Julian Fauth – Songs Of Vice And Sorrow
My father used to work at a radio station. They had LPs in those days, and when the grooves started to wear out, they discarded them. Once, when I was about six, my father brought home an LP called 'The Golden Blues Hour,' with 20 tracks on it: everything from Mississippi John Hurt to Buddy Guy. He gave that to me, and I've been listening to blues ever since. As a kid I used to fool around on the piano, trying to be Memphis Slim. Later I started hacking away at the guitar. In the late 80s I used to go to Mel Brown's jams in Kitchener.
When I came to Toronto in 1996, I hadn't played for several years. Then my life fell apart; tragic story; I'll never love again. I started drowning my sorrows in Kensington Market, where there was usually somebody who'd let you jam on their guitar, and where Robert Khalem had a bar with a piano in it. I met many great musicians in Kensington Market, including David Rotundo and Wayne Charles, who are on this CD. Gradually I started having 'out-of-Market-experiences'. By now I've played all over Toronto and sometimes out of town (Russia, Cuba, Chicago etc.) My lungs are full of tar and my liver is ready for the frying pan.
In 2001 I had a little CD of original songs called 'The World You Live In' on A Viva L'Arte/Campbell Records. My friends David Rotundo, Paul Reddick, Madagascar Slim and Bob Mover were on it. But I gave almost all of them away for free. Over the past year, Andrew Galloway of Electro-Fi made this CD with me. Mel Brown, Paul Reddick, David Rotundo, Wayne Charles, Al Lerman, Alec Fraser, Sam Petite and Bob Vespaziani contributed their fine musical talents. The mistakes are all mine. Andrew will put some CDs in stores, just so I don't give them all away. We re-recorded some of my songs from the first CD, and this time, we also did some covers (sort of). Don't worry; none of them is 'Mustang Sally'.
On 'Big Brazos,' I borrowed lyrics from traditional prison songs and Smokey Hogg. 'Highway 61' has echoes of Sunnyland Slim. Some of the lyrics to 'Flying Crow' are from Washboard Sam. The lyrics to 'Poor Lazarus' are from an old prison song, although I had to make up the guitar part, because the prisoners on the recordings I heard always had their hands full of picks and shovels. And 'Mojo Boogie' is a J.B. Lenoir song. That's all I stole. I had more original songs, too, but they'll have to wait for the box set.
I especially regret that I wasn't allowed to have somebody blowing his nose right after 'Suicide Note'. Speaking of suicide, I want to emphasize that I play good, clean barrelhouse blues (with occasional flights of insanity) the whole family can enjoy. There's something for everyone: murder, robbery, drugs, gang violence, prostitution… I still play most days and stay up even later when I don't, and still make up songs, which I usually forget. My gigs are rarely listed or reviewed. But there are plenty of squeegie punks, divorced business men, anarchist poets, hot club chicks, former movie stars, elderly jazz musicians and drunken comedians who know me by word of mouth and some-times come to see me.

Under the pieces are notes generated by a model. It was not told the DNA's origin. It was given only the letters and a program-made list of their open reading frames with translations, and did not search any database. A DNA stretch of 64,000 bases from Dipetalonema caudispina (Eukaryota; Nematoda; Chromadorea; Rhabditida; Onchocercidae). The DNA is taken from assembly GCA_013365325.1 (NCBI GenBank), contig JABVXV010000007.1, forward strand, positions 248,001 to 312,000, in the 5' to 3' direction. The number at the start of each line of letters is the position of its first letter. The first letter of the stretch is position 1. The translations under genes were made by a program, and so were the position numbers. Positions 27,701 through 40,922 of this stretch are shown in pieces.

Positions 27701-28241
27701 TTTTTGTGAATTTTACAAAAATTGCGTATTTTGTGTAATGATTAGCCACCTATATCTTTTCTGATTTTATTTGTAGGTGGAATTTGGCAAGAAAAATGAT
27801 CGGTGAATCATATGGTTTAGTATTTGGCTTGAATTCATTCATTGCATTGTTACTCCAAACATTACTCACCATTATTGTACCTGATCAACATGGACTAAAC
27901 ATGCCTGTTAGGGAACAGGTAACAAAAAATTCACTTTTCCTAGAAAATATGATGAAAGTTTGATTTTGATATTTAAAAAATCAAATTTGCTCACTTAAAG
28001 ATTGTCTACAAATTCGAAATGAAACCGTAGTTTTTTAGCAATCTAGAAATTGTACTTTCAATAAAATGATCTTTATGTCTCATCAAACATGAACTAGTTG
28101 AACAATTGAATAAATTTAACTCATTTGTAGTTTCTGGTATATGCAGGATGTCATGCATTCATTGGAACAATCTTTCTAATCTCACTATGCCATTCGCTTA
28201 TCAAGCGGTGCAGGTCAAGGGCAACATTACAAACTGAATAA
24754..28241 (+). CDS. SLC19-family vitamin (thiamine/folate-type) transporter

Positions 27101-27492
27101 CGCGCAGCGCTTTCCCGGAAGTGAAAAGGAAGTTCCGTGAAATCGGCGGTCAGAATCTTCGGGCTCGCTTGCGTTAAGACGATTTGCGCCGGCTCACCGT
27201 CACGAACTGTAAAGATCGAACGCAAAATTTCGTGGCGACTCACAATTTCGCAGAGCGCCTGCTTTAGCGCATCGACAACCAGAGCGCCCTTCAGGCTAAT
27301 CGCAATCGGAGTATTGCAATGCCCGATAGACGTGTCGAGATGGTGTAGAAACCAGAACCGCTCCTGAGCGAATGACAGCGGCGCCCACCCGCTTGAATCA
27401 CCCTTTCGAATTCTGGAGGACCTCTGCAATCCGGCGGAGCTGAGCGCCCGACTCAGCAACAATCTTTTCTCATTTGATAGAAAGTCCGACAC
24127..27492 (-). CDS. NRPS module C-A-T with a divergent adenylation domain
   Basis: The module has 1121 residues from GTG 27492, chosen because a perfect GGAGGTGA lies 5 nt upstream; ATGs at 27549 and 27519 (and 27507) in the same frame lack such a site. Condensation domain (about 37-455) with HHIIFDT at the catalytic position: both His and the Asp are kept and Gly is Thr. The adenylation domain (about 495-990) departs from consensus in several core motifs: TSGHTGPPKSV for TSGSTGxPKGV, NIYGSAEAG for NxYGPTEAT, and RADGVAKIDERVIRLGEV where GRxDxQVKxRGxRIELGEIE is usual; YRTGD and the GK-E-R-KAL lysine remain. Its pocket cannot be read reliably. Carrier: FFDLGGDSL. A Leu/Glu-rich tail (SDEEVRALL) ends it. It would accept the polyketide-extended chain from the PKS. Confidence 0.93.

I'd like to thank all of them, and also my family and friends (What! I do so!), Andrew Galloway and my musical confreres. You all know I sound much better when nobody's listening…
Julian Fauth, Toronto 200
1. Cobalt - 5:12 2. Running - 3:36 3. Red Richard - 3:38 4. When My Mother Died - 5:13 5. Winter of '99 - 4:34 6. Big Brazos - 4:20 7. Highway 61 - 3:53 8. Spadina Avenue Stomp - 4:10 9. Liza - 3:09 10. Suicide Note - 5:32 11. Flying Crow - 4:31 12. Caving In - 3:42 13. Cocaine - 6:21 14. Poor Lazarus - 6:37 15. Mojo Boogie (J. B. Lenoir) - 2:51 16. You Can't Choose the World You Live In - 6:04
Julian Fauth (vocals, piano, guitar, foot stompin') , Mel Brown (guitar on 4) , Paul Reddick (harmonica on 1,2,6,7,9,14) , David Rotundo (harmonica on 3,11,12) , Al Lerman (harmonica on 13) , Wayne Charles (harmonica & backing vocals on 15) , Bob Vespaziani (drums) , Sam Petite (bass on 7,11,15) , Alec Fraser (bass on 3,9,13, percussion on 2)
1. AllMusic - Stewart Mason
The love child of Mississippi John Hurt and Billy Childish, Julian Fauth is an interesting mix of the old, the very old, and the merely retro. "Cobalt," the opening track on Songs of Vice and Sorrow, is a punky, five-minute blues for heavily distorted electric guitar and ghostly harmonica that trades in the post-punk atmospherics of Nick Cave as much as it does the old Delta blues. (Fauth also bears a strong vocal resemblance to Richard Thompson at times, but never more so than on this particular song.) Other songs find Fauth pounding a rollicking Texas-style piano blues, assaying a handful of traditional blues and folk tunes, kicking it boogie-woogie style and throwing in a Mose Allison-styled, strangely tuned, soul-jazz piano pounder called "Spadina Avenue Stomp" in honor of one of his adopted hometown's major thoroughfares. That sense of local color is important: if Fauth was a middle-aged, balding Canadian dude trying to be "Mister Authentic Blues," that would be exceedingly lame. But from the Victorian ragamuffin cover photo to the weird mix of influences all over this double-album-length CD, Songs of Vice and Sorrow is a unique, idiosyncratic, and often fascinating statement.
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